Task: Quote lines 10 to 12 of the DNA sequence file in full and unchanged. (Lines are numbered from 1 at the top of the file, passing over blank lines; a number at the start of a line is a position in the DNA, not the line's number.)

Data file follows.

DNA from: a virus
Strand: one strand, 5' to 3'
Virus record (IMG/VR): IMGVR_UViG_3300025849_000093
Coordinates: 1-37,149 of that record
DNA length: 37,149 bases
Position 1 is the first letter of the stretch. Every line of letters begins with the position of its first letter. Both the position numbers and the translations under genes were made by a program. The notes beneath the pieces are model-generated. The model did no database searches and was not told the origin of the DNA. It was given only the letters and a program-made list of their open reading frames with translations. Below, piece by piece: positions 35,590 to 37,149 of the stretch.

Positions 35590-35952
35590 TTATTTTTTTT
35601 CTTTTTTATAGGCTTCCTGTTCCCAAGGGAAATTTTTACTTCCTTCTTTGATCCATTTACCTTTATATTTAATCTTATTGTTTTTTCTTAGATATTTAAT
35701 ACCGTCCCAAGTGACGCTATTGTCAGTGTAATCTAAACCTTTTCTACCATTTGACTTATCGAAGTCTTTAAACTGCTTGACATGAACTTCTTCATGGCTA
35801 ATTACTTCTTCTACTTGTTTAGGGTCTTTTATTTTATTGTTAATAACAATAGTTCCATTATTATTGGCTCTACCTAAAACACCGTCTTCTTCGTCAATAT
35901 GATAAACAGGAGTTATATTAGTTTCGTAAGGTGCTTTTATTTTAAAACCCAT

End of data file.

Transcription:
35701 ACCGTCCCAAGTGACGCTATTGTCAGTGTAATCTAAACCTTTTCTACCATTTGACTTATCGAAGTCTTTAAACTGCTTGACATGAACTTCTTCATGGCTA
35801 ATTACTTCTTCTACTTGTTTAGGGTCTTTTATTTTATTGTTAATAACAATAGTTCCATTATTATTGGCTCTACCTAAAACACCGTCTTCTTCGTCAATAT
35901 GATAAACAGGAGTTATATTAGTTTCGTAAGGTGCTTTTATTTTAAAACCCAT